Let's declare a second variable, string2, and assign the value of string1 to the new variable.

var string1 = "Hello, playground"
var string2 = string1

The value stored in string1 is equal to the value stored in string2. This if statement proves this.

if string1 == string2 {
    print("\(string1) is equal to \(string2)")
} else {
    print("\(string1) is NOT equal to \(string2)")
}

What happens if we assign a new value to string1. Below the if statement, modify the value stored in string1.

string1 = "Hello, world"

What do you expect the value stored in string2 is? Move the if statement you added a moment ago below the assignment of string1. This is what the playground should look like.

import UIKit

var string1 = "Hello, playground"
var string2 = str

string1 = "Hello, world"

if string1 == string2 {
    print("\(string1) is equal to \(string2)")
} else {
    print("\(string1) is NOT equal to \(string2)")
}

Are you surprised by the result you see in the results panel on the right? I repeat what I mentioned earlier. Instances of structures and enumerations are passed by value. Let me explain what this means using the playground.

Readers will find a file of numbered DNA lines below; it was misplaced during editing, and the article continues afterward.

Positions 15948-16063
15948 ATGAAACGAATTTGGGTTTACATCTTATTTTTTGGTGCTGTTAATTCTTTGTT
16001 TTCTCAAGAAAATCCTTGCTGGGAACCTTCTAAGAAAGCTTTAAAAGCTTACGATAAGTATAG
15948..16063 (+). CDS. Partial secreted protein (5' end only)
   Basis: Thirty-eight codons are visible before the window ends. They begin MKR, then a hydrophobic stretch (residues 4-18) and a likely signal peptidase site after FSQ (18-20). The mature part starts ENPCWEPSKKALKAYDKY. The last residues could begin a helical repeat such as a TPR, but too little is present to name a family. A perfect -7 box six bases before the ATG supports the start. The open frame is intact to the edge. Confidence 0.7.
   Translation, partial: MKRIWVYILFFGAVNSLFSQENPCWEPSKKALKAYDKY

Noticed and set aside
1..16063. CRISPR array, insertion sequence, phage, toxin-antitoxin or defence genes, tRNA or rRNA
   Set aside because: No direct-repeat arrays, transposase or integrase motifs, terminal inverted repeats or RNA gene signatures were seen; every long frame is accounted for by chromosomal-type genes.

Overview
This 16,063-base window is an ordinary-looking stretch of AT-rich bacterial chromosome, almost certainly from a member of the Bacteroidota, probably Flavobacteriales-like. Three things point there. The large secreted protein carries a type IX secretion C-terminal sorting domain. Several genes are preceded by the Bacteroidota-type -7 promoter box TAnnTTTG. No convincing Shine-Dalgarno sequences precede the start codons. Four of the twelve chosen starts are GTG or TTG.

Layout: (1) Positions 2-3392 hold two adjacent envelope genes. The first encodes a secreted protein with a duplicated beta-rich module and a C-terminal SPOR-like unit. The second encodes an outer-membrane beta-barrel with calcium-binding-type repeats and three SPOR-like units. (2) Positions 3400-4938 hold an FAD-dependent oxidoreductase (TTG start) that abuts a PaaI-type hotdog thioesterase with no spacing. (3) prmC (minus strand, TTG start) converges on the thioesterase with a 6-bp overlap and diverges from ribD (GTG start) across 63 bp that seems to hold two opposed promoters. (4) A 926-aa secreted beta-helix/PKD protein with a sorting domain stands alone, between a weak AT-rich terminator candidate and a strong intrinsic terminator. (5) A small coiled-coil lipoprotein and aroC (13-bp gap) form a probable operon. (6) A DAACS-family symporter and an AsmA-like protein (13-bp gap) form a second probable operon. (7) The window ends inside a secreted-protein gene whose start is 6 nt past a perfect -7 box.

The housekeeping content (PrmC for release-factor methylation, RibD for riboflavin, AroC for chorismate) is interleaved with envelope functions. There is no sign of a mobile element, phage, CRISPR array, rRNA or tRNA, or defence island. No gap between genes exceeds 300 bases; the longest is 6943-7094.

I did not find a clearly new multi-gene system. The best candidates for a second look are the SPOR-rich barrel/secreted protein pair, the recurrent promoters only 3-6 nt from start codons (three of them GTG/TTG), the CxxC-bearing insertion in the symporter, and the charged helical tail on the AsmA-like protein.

Remember that we stored ā€¯Hello, playground" in the variable string1. We then assigned the value of string1 to string2. Under the hood, the value of string1 is copied and stored in string2. This means that separate values are stored in string1 and string2. The values are equal, but, in memory, they are different. That is what passing by value means. When the value of string1 was assigned to string2, it was passed by value.

What Does Passing by Reference Mean?

Don't worry if it doesn't click yet. The next example should fill in any remaining gaps. Clear the playground and define a class named Person. Don't worry about the syntax if you are new to Swift.

class Person {

    var first: String
    var last: String

    init(first: String, last: String) {
        self.first = first
        self.last = last
    }

}

The Person class defines two variable properties of type String, first and last. We also define an initializer that accepts two arguments of type String.